Veteran entertainer Sir Bruce Forsyth had a career spanning eight decades, in which he went from struggling variety performer to Saturday night TV stardom.
On the way, he became one of the most recognisable entertainers in the business, driven by what appeared to be inexhaustible energy.
He became synonymous with the plethora of game shows that seemed to dominate television light entertainment in the 1960s, 70s and 80s, although he often felt he had become typecast as the genial quizmaster.
And at an age when most performers would have put their feet up, his career enjoyed a huge revival with the BBC’s Strictly Come Dancing.
Bruce Joseph Forsyth-Johnson was born in Edmonton, north London, on 22 February 1928.
His father owned a local garage and both his parents were Salvation Army members who sang and played music at home.
The young Bruce was a direct descendant of William Forsyth, a founder of the Royal Horticultural Society, whose name was given to the plant forsythia.
His interest in showbusiness was kindled at the age of eight and he was reportedly found tap-dancing on the flat roof after watching his first Fred Astaire film.
“As soon as I got home from school,” he recalled, “I’d take up the carpet, because there was lino underneath, and start tapping away.”
He made his stage debut at the age of 14 as Boy Bruce, the Mighty Atom, appearing bottom of the bill at the Theatre Royal, Bilston.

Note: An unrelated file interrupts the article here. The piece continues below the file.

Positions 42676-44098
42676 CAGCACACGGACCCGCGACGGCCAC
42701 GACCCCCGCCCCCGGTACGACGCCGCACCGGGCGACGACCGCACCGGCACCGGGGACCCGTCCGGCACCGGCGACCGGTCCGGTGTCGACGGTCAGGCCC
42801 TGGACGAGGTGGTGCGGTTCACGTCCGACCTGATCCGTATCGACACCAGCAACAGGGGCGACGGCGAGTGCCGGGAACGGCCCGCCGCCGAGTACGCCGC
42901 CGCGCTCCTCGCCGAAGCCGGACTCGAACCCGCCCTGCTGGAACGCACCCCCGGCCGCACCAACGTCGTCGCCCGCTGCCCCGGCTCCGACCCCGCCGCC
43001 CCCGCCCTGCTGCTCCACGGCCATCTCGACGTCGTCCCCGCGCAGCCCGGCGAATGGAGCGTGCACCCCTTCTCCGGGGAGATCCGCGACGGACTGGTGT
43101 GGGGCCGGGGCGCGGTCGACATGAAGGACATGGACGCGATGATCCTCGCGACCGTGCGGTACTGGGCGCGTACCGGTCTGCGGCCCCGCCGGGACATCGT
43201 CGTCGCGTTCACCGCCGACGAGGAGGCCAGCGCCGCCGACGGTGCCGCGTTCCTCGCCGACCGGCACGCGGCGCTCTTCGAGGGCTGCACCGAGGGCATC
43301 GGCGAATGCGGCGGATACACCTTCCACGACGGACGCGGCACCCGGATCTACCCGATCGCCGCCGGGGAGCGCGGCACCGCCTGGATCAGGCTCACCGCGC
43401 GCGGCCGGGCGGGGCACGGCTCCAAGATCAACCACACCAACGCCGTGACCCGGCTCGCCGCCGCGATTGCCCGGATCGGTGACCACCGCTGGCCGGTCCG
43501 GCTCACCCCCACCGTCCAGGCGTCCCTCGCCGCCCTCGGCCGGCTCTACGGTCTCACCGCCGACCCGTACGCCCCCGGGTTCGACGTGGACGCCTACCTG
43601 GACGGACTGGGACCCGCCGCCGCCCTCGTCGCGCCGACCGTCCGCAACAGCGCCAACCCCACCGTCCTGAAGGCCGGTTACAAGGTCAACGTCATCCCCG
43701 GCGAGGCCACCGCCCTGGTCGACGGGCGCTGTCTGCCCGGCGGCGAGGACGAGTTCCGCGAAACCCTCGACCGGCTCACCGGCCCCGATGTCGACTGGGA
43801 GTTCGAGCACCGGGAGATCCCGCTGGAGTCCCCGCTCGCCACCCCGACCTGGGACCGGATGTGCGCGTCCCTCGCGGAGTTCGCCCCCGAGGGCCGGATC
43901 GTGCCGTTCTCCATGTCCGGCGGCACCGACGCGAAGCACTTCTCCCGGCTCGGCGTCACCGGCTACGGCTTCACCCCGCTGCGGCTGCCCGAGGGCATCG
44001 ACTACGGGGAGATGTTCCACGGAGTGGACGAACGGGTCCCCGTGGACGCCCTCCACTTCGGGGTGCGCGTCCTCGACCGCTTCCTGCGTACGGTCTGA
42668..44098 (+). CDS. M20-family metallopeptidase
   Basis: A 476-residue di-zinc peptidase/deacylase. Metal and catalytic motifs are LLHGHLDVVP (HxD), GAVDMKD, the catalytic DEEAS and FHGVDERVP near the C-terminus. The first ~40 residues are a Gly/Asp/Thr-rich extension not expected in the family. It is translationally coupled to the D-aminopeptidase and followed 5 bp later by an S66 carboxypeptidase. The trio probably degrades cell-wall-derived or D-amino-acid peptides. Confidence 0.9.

Live entertainment was a way of escaping the pressures and dangers of wartime Britain, and there was a huge demand for acts, no matter how bad they were.
Many years later he explained his motivation on a BBC chat show. “I wanted to be famous and buy my mum a fur coat.”
Famous Forsyth catchphrases
- “I’m in charge.”
- “All right, my loves?”
- “Good game, good game!”
- “Nice to see you, to see you nice.”
- “Give us a twirl!”
- “Cuddly toy, cuddly toy!”
- “OK, dollies do your dealing.”
- “You get nothing for a pair!”
- “What do points make?”
- “Didn’t he/she do well?”
- “You’re my favourite.”
- “Keeeeep dancing!”
But there was to be no fast track to success. For the next 16 years he performed in church halls and theatres across the country, sleeping in train luggage racks and waiting for the big break.
It came in 1958, at a time when he had been unemployed for more than three months and was seriously considering giving up on showbusiness.
He was asked to present Sunday Night at the London Palladium, a televised variety show, made by Lord Grade’s ATV company for the ITV network.
He’d finally found the fame he had always craved, appearing not in front of a couple of hundred people in a theatre, but the more than 10 million who regularly tuned in to the show.
“The pubs would empty when it came on,” he told an interviewer. “We would get calls saying: ‘Can’t you start it later?'”